OpinionJewish & Israeli Holidays

My prayer for Yom Kippur 5784

I hope that we, as a people, wake up and see the big picture, and understand that the evil intentions of our enemies are much more lethal to our existence than anything that can divide us.

The Ayalon Highway (Highway 20) from Tel Aviv to Ramat Gan, devoid of cars on Yom Kippur. Credit: Roy Boshi via Wikimedia Commons.
The Ayalon Highway (Highway 20) from Tel Aviv to Ramat Gan, devoid of cars on Yom Kippur. Credit: Roy Boshi via Wikimedia Commons.
Sarah N. Stern
Sarah N. Stern
Sarah N. Stern is the founder and president of the Endowment for Middle East Truth (EMET), a think tank that specializes in the Middle East. She is the author of Saudi Arabia and the Global Terrorist Network (2011).  

Yom Kippur, the Jewish Day of Atonement, has always been a time of profound reflection and soul-searching. We delve deep into our hearts and try to discover what we might have possibly done wrong in our relationship with G-d or our fellow human beings, asking each for forgiveness.

During our liturgy, we beat our chests—not only for transgressions that we, ourselves, might have committed but for those that anyone within the Jewish community might possibly have committed as well. We do this so that no individual would ever feel singled out or embarrassed. It is written in that beautiful tract from Pirkei Avot (“Ethics of the Fathers”): “If you have embarrassed one person, it is tantamount to having murdered him.”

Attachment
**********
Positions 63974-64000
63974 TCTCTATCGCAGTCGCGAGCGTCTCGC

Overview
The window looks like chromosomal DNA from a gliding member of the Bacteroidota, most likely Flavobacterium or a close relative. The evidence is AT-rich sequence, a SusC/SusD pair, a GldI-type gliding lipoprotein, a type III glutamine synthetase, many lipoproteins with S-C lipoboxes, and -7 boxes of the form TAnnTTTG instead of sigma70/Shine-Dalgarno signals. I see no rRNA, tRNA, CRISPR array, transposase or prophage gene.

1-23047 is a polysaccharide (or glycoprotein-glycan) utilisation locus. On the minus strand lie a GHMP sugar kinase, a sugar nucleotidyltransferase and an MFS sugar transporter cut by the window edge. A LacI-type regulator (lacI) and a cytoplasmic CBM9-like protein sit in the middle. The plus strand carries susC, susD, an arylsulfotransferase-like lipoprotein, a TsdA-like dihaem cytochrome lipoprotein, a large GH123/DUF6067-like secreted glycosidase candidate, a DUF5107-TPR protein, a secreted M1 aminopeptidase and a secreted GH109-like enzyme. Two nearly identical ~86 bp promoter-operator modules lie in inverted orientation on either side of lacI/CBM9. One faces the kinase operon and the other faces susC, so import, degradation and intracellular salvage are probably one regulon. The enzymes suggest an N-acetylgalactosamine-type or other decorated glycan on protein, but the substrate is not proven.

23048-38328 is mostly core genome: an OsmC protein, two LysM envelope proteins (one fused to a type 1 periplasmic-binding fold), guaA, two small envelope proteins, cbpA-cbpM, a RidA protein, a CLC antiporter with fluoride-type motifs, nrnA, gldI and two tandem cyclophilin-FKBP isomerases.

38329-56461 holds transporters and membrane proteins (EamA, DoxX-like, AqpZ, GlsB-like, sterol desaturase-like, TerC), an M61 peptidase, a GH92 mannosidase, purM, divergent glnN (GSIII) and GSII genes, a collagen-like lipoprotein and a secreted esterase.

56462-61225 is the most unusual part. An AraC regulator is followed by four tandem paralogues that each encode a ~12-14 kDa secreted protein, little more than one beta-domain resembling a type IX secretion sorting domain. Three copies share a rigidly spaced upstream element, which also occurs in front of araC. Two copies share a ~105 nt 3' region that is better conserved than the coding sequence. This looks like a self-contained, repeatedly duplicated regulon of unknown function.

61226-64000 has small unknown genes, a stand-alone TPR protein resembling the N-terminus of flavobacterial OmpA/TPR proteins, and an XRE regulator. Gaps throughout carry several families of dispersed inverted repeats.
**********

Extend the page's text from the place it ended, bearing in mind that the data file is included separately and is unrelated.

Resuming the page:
The task of internal introspection has been facilitated by my breaking of a leg, which has given me more than one moment for penetrating and painful introspection. I know that, like every one of us, I have plenty to work on personally, but as I do this, I look towards the State of Israel, which has suffered similar wounds this year. Some of them have been physical but many have been emotional and spiritual, and have eaten away at the very moral fiber of the state.